How Do Your Copays and Deductibles Stack Up? Benchmark Your Employees' Out-of-Pocket Costs

Original post ubabenefits.com

As many analysts projected, premiums continue to rise, forcing many employers to manage this expanding price tag by shifting costs to their employees. As UBA reported in its breaking news, this cost shifting took the form of higher deductibles, out-of-pocket maximums, and copays for both singles and families.

According to the 2015 UBA Health Plan Survey, median in-network deductibles for singles increased 33% in the past year, while in-network deductibles for families remained unchanged. Interestingly, we observed the reverse for out-of-network deductibles, where the cost for families increased 16.7% and costs for singles remained unchanged.

Significant increases in median in-network out-of-pocket maximums are of note for both singles (14.3%) and for families (8.8%); however again for out-of-network costs, families are bearing larger dollar increases ($2,000) versus singles ($1,000).

Average in-network and out-of-network deductibles, out-of-pocket maximums, copays, and prescription copays for 2014 and 2015 are as follows:

uba chart 1

©2016 Copyright United Benefit Advisors. All rights reserved

The 2015 increases in out-of-pocket and deductibles for both singles and families noted previously are indicative of the skyrocketing cost trends that we have seen over the past five years. Median in-network single deductibles have doubled, and employees’ median out-of-network deductibles increased 50%. The median in-network deductible for families increased 33% and the out-of-network deductible increase was a whopping 75% in just five years. Single employee out-of-pocket maximums for in-network increased 33% and out-of-network increased 50%, while in-network maximums for families rose 45% and out-of-network rose 50%. Because out-of-network expenses are not subject to ACA limitations, we expect to see a similar increase in costs in the future.

uba chart 2

©2016 Copyright United Benefit Advisors. All rights reserved

Here are the top 10 most costly U.S. workplace injuries

Original post lifehealthpro.com

Workplace injuries and accidents are the near the top of every employer’s list of concerns. Here is the countdown of the top 10 causes and direct costs of the most disabling U.S. workplace injuries. The definitions and examples are found at the BLS website.

  1. Repetitive motions involving micro-tasks

Some of these tasks may include a word processor who looks from the computer monitor to a document and back several times a day or the cashier at the local grocery store who is scanning and bagging groceries for several hours at a time.

  1. Struck against object or equipment

This category of workplace injury applies to workers who are hurt by forcible contact or impact, for example, an office worker who bumps into a filing cabinet or an assembly line worker who stubs a toe on stacked parts.

  1. Caught in or compressed by equipment or objects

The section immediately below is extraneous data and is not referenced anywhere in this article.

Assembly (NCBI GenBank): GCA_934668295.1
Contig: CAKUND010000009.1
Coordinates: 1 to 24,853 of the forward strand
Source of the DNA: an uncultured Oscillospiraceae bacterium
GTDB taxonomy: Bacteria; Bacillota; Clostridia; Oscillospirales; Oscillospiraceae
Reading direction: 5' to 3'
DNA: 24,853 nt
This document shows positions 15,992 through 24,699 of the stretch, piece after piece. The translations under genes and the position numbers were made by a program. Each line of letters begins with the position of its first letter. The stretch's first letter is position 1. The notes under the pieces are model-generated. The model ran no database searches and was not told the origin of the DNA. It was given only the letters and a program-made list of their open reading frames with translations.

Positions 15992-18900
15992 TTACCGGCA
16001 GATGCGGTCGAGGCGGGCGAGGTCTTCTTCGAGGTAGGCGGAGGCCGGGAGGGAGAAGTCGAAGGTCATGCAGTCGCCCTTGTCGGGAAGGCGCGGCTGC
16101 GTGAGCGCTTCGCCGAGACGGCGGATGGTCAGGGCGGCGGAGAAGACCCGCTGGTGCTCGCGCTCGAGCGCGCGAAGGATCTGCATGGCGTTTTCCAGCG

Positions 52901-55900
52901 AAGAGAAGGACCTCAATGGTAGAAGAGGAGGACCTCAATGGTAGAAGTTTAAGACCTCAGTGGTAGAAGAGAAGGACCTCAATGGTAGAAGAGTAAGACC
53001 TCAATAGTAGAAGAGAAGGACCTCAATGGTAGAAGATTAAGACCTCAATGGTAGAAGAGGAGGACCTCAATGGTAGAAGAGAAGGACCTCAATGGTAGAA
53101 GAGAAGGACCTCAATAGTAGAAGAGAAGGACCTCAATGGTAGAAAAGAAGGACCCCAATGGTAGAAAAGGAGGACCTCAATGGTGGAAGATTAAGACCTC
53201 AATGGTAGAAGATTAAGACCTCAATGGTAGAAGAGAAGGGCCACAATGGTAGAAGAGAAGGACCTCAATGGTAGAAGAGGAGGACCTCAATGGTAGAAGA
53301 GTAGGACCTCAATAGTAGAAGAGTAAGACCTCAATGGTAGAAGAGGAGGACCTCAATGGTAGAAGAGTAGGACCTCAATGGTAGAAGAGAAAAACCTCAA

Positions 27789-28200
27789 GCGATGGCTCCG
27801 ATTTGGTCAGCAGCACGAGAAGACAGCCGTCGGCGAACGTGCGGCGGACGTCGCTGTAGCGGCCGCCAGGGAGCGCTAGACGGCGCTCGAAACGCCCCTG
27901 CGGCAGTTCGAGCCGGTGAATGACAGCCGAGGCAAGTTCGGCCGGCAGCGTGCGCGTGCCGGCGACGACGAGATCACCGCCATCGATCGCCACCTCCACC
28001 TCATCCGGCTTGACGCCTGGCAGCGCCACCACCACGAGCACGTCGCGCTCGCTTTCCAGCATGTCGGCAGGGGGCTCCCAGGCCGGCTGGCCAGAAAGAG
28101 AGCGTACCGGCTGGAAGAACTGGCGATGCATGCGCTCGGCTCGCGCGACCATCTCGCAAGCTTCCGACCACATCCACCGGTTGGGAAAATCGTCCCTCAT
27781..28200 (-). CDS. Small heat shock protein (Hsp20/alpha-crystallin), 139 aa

These workplace injuries result from workers being caught in equipment or machinery that’s still running as well as in rolling, shifting or sliding objects.

Picture the scene in a movie in which wine barrels topple over, catching the bad guy beneath them, only in this case, it’s the employee whose job it may be to stack the barrels. Perhaps it’s the experienced worker who removes a machine guard to dislodge material that’s stuck and gets a finger caught when the machine starts moving again.

  1. Slip or trip without fall

Occasionally, workers do slip or trip without hitting the ground. Think of the employee entering the workplace who slips on icy stairs but is able to grab the handrail to prevent hitting the ground. But the action of grabbing the handrail may cause the employee to injure his shoulder or wrench her knee.

  1. Roadway incidents involving motorized land vehicle

The worker may be the driver, a passenger or a pedestrian, but the cause of the injury is an automobile, truck or motorcycle.

  1. Other exertions or bodily reactions

These motions include bending, crawling, reaching, twisting, climbing or stepping, according to the BLS. Consider, for example, a roofing contractor’s employees who are continually climbing up and down ladders.

  1. Struck by object or equipment

This category covers a range of possible injuries, from being struck by an object dropped by a fellow worker to being caught in a swinging door or gate. Picture the construction worker on a scaffold dropping a hammer on the worker below.

  1. Falls to lower level

The roofer could fall to the ground from the roof or ladder, or an office worker standing on a stepstool, reaching for a heavy file box, could fall to the floor.

  1. Falls on same level

The second most costly workplace injury, surprisingly, is a fall on the same level. Picture the employee who is walking through the office and falls over an uneven floor surface or someone leaning too far back in an office chair and toppling over.

  1. Overexertion involving an outside source

The BLS explains that overexertion occurs when the physical effort of a worker who lifts, pulls, pushes, holds, carries, wields or throws an object results in an injury.

The object being handled is often heavier than the weight that a worker should be handling or the object is handled improperly. For example, lifting from a shelf that’s too high, or in a space that’s cramped. Within the broad category of sprains, strains, and tears caused by overexertion, most incidents resulted specifically from overexertion in lifting.

Risk managers should work with their carriers and workplace safety specialists to minimize injuries, lost work days and workers’ compensation costs. With a little effort, employers can understand more about the causes of accidents and injuries in their organizations, identify the appropriate actions to reduce the number of injuries and minimize employee disabilities from workplace accidents.



Workplace injuries and accidents are the near the top of every employer’s list of concerns. Here is the countdown of the top 10 causes and direct costs of the most disabling U.S. workplace injuries.